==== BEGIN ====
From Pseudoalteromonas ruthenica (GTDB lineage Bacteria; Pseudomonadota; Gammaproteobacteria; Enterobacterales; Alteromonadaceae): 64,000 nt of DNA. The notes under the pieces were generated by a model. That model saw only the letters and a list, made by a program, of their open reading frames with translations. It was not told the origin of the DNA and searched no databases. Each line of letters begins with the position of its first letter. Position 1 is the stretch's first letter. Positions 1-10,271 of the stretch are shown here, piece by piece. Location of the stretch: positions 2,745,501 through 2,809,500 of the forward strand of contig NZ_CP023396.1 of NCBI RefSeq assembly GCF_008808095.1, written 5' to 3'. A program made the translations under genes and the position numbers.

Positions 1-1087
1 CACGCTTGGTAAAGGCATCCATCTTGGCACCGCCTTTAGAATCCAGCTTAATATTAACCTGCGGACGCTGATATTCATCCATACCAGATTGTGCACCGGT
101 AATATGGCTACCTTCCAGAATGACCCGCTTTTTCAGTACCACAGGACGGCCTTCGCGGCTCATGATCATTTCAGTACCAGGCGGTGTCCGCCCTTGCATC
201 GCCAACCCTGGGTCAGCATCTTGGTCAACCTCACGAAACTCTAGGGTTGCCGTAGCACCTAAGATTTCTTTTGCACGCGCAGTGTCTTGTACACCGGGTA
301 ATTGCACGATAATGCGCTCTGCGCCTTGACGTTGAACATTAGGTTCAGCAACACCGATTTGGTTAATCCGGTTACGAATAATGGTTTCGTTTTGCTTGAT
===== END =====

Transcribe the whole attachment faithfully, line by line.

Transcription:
From Pseudoalteromonas ruthenica (GTDB lineage Bacteria; Pseudomonadota; Gammaproteobacteria; Enterobacterales; Alteromonadaceae): 64,000 nt of DNA. The notes under the pieces were generated by a model. That model saw only the letters and a list, made by a program, of their open reading frames with translations. It was not told the origin of the DNA and searched no databases. Each line of letters begins with the position of its first letter. Position 1 is the stretch's first letter. Positions 1-10,271 of the stretch are shown here, piece by piece. Location of the stretch: positions 2,745,501 through 2,809,500 of the forward strand of contig NZ_CP023396.1 of NCBI RefSeq assembly GCF_008808095.1, written 5' to 3'. A program made the translations under genes and the position numbers.

Positions 1-1087
1 CACGCTTGGTAAAGGCATCCATCTTGGCACCGCCTTTAGAATCCAGCTTAATATTAACCTGCGGACGCTGATATTCATCCATACCAGATTGTGCACCGGT
101 AATATGGCTACCTTCCAGAATGACCCGCTTTTTCAGTACCACAGGACGGCCTTCGCGGCTCATGATCATTTCAGTACCAGGCGGTGTCCGCCCTTGCATC
201 GCCAACCCTGGGTCAGCATCTTGGTCAACCTCACGAAACTCTAGGGTTGCCGTAGCACCTAAGATTTCTTTTGCACGCGCAGTGTCTTGTACACCGGGTA
301 ATTGCACGATAATGCGCTCTGCGCCTTGACGTTGAACATTAGGTTCAGCAACACCGATTTGGTTAATCCGGTTACGAATAATGGTTTCGTTTTGCTTGAT